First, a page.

MILLIONS TAKE PROZAC
Q: I have recently started taking Prozac. Should I tell my board colleagues? I have a good track record at work and have recently received encouraging appraisals.
A: Did you discuss this with your doctor? If not, do so next time you renew your prescription. Most doctors will say it's up to you - and so it should be. But it's always better to ask, just in case there's some special circumstance.
So if that's the advice you're given, do you spill the beans? To me, the beans are so absurdly insignificant that I can see no point whatsoever in spilling them. Would you confess to your boss that you were taking Zantac? Or Vitamin C? Or Californian syrup of figs? He'd give you a decidedly old-fashioned look if you did.
There's still this lingering, medieval superstition that minor disorders of the head are somehow more sinister and shameful than minor disorders of the body. You seem to believe in it.
Millions take Prozac - and feel better for it. If you, too, benefit from it, then so will your work. Your appraisals suggest it already is.
I can think of only one possible circumstance in which disclosure could be advisable. If there's any specific task you continue to find particularly stressful, then you might be wise to mention it. As long as it's not absolutely central to your job, most good bosses will understand and be happy to accommodate you.
MANAGING AND OVERCOMING GRIEF
Q: My PA had several weeks off after her mother died about four months ago. But since her return, she has not been concentrating on her work Embarrassing omissions have occurred. I want to be sympathetic but, as MD, I can't afford for something disastrous to happen. We've discussed her attitude but she just seems to get upset or lose her temper. What should I do?
A: I feel extremely sorry for both of you. If there was a perfect (and perfectly humane) solution to this predicament you'd almost certainly have thought of it yourself - but there isn't.
She was once, presumably, extremely efficient and reliable?
If so, it's an odds-on bet that she will be again, but it will take time.
When overcoming grief, four months is not long - though it probably feels like a lifetime to you.
So you must make one steely-hearted decision right now: stop taking chances with your business. If one of her 'embarrassing omissions' turned out to be catastrophic, it would not only be bad news for you and all your other employees; it would also make it infinitely more difficult for confidence to be restored in the future.
I promise you: it's in her best interest as well as in yours to see that she's not exposed to this risk. So from now on, concentrate all your energy and imagination not on what to do but on how to do it.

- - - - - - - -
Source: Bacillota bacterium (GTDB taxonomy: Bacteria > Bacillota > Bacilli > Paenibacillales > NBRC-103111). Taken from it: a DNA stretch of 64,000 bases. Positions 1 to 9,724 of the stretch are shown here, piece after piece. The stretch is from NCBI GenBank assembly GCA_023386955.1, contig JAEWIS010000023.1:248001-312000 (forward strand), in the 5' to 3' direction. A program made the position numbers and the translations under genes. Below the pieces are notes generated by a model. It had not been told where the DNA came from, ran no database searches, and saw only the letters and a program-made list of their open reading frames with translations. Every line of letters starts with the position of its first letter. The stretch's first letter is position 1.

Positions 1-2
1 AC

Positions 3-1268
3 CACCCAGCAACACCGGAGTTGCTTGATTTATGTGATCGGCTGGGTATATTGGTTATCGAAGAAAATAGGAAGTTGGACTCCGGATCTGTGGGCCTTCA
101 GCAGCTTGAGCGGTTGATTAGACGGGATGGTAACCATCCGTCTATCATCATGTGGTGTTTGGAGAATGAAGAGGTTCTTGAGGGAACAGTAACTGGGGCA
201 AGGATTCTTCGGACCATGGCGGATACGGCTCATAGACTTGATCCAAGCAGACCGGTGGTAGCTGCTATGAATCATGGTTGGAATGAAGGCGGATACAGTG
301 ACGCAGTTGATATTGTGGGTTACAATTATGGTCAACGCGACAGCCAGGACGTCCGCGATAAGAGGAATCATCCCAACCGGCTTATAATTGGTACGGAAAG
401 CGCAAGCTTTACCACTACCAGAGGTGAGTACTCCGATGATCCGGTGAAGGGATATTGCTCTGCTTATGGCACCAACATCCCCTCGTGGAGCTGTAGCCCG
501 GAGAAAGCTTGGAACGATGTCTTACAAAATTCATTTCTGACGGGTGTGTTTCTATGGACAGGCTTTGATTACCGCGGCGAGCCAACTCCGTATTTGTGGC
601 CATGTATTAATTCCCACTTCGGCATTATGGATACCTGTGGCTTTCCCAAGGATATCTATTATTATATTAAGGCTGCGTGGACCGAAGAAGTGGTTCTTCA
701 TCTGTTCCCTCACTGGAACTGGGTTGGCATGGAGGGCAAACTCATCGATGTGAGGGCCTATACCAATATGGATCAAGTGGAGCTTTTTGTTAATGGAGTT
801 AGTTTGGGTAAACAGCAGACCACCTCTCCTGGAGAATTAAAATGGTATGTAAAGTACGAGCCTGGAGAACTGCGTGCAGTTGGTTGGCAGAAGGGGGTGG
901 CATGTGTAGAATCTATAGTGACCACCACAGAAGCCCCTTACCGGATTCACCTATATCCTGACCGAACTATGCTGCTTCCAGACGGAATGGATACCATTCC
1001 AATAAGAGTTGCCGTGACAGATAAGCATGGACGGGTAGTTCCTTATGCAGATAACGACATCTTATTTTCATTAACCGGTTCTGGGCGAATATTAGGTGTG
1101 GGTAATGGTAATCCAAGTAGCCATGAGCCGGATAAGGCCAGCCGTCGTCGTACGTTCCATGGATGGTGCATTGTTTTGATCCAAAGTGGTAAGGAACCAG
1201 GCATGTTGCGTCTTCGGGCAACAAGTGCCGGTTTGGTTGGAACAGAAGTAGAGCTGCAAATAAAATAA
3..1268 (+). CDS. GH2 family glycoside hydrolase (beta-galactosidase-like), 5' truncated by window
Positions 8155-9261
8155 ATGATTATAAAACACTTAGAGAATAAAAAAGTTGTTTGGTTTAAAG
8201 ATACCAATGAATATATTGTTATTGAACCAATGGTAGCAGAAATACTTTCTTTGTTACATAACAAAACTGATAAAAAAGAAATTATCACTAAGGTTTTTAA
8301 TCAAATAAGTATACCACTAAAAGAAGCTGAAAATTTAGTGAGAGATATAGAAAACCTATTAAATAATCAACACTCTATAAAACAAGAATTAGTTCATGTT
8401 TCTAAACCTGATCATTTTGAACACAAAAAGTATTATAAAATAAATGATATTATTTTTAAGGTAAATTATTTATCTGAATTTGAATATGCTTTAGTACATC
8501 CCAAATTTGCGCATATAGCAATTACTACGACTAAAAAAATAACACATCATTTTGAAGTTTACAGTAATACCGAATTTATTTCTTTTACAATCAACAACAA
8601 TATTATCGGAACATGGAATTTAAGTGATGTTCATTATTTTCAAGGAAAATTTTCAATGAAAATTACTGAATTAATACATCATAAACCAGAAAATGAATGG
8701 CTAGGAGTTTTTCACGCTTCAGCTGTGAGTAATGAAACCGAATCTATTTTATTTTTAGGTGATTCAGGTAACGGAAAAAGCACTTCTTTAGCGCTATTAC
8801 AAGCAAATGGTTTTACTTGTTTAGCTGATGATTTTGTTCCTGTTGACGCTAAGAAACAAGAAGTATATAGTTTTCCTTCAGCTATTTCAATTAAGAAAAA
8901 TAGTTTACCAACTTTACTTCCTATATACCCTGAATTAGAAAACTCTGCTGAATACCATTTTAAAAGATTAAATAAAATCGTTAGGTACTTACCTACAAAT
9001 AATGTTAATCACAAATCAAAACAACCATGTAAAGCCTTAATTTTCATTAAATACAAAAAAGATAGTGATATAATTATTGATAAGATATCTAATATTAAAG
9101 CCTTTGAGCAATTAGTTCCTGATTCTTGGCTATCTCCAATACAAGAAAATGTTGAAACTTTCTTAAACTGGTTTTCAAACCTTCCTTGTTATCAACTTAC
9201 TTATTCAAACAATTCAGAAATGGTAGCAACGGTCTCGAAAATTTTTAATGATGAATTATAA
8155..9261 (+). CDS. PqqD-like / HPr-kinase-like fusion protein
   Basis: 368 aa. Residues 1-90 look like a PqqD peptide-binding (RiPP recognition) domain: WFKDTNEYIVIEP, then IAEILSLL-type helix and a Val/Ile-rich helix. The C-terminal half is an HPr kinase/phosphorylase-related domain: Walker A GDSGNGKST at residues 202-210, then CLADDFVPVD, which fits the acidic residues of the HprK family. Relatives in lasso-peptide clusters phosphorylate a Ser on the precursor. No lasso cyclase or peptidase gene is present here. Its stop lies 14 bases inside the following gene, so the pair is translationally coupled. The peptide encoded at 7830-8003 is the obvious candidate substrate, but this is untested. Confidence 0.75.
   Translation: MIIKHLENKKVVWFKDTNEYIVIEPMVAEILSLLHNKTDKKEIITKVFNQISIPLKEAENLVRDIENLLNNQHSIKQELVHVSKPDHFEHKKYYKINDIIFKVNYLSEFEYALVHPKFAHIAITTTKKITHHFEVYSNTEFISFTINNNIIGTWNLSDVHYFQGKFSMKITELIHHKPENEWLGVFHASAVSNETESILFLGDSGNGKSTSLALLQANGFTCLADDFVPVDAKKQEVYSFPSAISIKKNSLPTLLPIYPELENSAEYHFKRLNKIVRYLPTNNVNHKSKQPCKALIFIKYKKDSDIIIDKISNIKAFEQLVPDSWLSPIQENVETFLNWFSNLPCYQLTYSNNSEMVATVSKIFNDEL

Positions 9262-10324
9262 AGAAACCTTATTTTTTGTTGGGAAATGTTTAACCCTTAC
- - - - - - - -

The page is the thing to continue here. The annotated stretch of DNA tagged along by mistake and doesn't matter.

If you know any members of her family, you must talk to one of them. They'll have noticed some changes as well - and are far more likely to be sympathetic and helpful if you put the position to them squarely.
Then talk to her. This time, don't dwell on her shortcomings: she'll only get tearful and defensive again. Tell her that you value her so much that you're moving her into a less-demanding job - on the same salary - until she's her old self again. Make it clear, in the gentlest possible way, that this decision is not open to negotiation.
I realise that this is an expensive suggestion but, if you really rate her, then it's surely worth it. If you don't, of course, you'll have to bite an even more distasteful bullet.
Q: One of my managers is a bit of a last-minuter and I worry that he covers up things he hasn't done and this could have a bad effect on my business. Do I challenge him and, if so, how? I don't want to undermine his authority with the rest of my staff or hassle him unnecessarily.
A: Why, I wonder, are you so diffident about this? If you have good reason to suspect him of serial incompetence, then you must certainly do something about it.
In fact, I bet I know the answer to my own question. I bet you pride yourself on running a really friendly, informal company. I bet you talk about family atmosphere and how all doors are open all the time and how it's up to people what hours they work as long as the job gets done. Well, some of this is fine, but it also means that you feel inhibited from having a perfectly reasonable word with your manager because it might seem a 'challenge'.
That's the trouble with folksy business cultures: they can all too easily deter leaders from exerting a bit of necessary discipline and encourage the chronically sloppy to carry on slopping. So if you haven't introduced a programme of regular performance reviews, you should do now.
If your entire staff knows that, say every six months, their performance is going to be formally assessed, then it's a great deal easier to be straight with them - while still maintaining a perfectly friendly atmosphere.
By applying the programme to everyone, and by making it regular, you can voice dissatisfaction early without it taking on quite such personal and disproportionate significance.
Your manager may not be quite as fond of you in the future but, if you can't live with that, you shouldn't be in charge.
Please address your problems to him at: Management Today, 174 Hammersmith Road, London W6 7JP.
Or e-mail: firstname.lastname@example.org Regrettably no correspondence can be entered into.